Cross Matching: The process of comparing two or more starts and calculating an offset between them that puts the shifts corresponding to these starts on the same copy, thus combining two or more starts into a single larger start. The entire start can now be run as shifts in a shift-and-compare operation, producing a partial reconstruction having fewer extra points.

Translating Starts to a Bright Copy: The process of translating a start or a combined start so that it lies on a bright copy, which may be, ideally, the brightest copy.

Range Filtering: The process of eliminating extra points along a column in a partial reconstruction after the final shift-and-compare operation has been performed. If the brightest copy is being reconstructed, then it is likely that the brightest residual point in the column occurs at the correct z value in the column for the copy being reconstructed.

Processor: A processor, as used in this description is defined as hardware, software, or any combination of these suitable for processing the three-dimensional imaging and reconstruction means and methods described herein. This includes realizations in one or more microprocessors, microcontrollers, embedded microcontrollers, programmable digital signal processors or other programmable device, along with internal and/or external memory. This may also, or instead, include one or more application specific integrated circuits, programmable gate arrays, programmable array logic components, or any other device or devices that may be configured to process electronic signals. It will further be appreciated that a realization may include computer executable code that may be stored, compiled or interpreted to run on one of the above devices, as well as heterogeneous combinations of processors, processor architectures, or combinations of different hardware and software. At the same time, processing may be distributed across devices such as a radiation source, a sensor and/or computer in a number of ways or all of the functionality may be integrated into a dedicated, standalone image capture device. All such permutations and combinations are intended to fall within the scope of the present disclosure.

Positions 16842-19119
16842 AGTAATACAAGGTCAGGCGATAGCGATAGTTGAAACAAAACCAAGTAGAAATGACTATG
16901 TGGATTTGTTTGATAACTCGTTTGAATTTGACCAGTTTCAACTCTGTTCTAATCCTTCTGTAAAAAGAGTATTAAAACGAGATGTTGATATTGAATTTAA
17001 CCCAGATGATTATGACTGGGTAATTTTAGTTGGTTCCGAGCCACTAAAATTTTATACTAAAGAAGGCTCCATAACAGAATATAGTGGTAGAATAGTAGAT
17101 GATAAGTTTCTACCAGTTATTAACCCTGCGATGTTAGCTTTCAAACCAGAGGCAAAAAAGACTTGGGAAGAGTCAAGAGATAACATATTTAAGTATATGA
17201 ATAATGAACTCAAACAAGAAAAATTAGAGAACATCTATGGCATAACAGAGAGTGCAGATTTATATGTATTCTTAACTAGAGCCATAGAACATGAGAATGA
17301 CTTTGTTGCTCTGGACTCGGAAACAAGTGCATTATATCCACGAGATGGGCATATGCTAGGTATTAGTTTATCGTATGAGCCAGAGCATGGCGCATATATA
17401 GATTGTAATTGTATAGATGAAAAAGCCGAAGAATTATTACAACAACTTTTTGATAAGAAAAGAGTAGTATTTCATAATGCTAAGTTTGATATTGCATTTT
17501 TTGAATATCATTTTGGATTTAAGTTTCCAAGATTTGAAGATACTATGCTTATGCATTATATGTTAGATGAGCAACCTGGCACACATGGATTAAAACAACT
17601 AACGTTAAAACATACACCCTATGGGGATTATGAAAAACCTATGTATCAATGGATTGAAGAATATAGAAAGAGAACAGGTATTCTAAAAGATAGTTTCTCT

Description:

In reference to FIG. 1*a, *one embodiment of the invention includes a tunable laser **100** illuminating object **105**, whose three-dimensional shape is being measured, with a laser beam **108**. Laser beam **108** may overfill object **105** or may spot illuminate a region of interest on object **105**. Laser frequency **110** of laser beam **108** varies in time so as to produce a spatially varying speckle pattern intensity on detector array **115**. Processor **120** receives speckle pattern intensity measurements from detector **115** and processes this information from detector array **115** to produce a digital representation of the three-dimensional image of object **105**. In reference to FIG. 1*b, *intensity measurements from detector array **115** are converted into a data cube **125** of intensity values at a discrete set of laser frequencies. The three dimensional Fourier transform of data cube **125** is calculated by processor **120** and produces an estimate of the autocorrelation of the surface scattering function representing the three-dimensional shape and scattering properties of object **105**. In one embodiment, laser **100** is a CW laser and frequency **105** is stepped approximately linearly in time. In another embodiment, laser **100** is a CW laser and frequency **110** is scanned approximately linear in time. In yet another embodiment, laser **100** is a pulsed laser and frequency **110** steps approximately linearly between pulses or sets of pulses. In a further embodiment, laser **100** is pulsed and detector array **115** is time gated. Time gating allows light in range intervals not associated with a region of interest to be blocked, thus minimizing clutter or selecting particular range slices of the target. In yet another embodiment, multiple laser frequencies are emitted simultaneously and detector **115** contains wavelength selective elements to cause different detector elements in detector array **115** to be sensitive to different laser frequencies. In one embodiment, tunable laser **100** is an external cavity diode laser, in another embodiment laser **100** is a frequency modulated laser. In yet another embodiment, laser **100** comprises a set of lasers operating at a set of discrete wavelengths.

Although the source of coherent radiation in one embodiment comprises laser radiation creating laser beams, it is understood that the invention is capable of utilizing other coherent radiation sources such as, but not limited to all forms of electromagnetic radiation, ultrasonic radiation, and acoustic waves.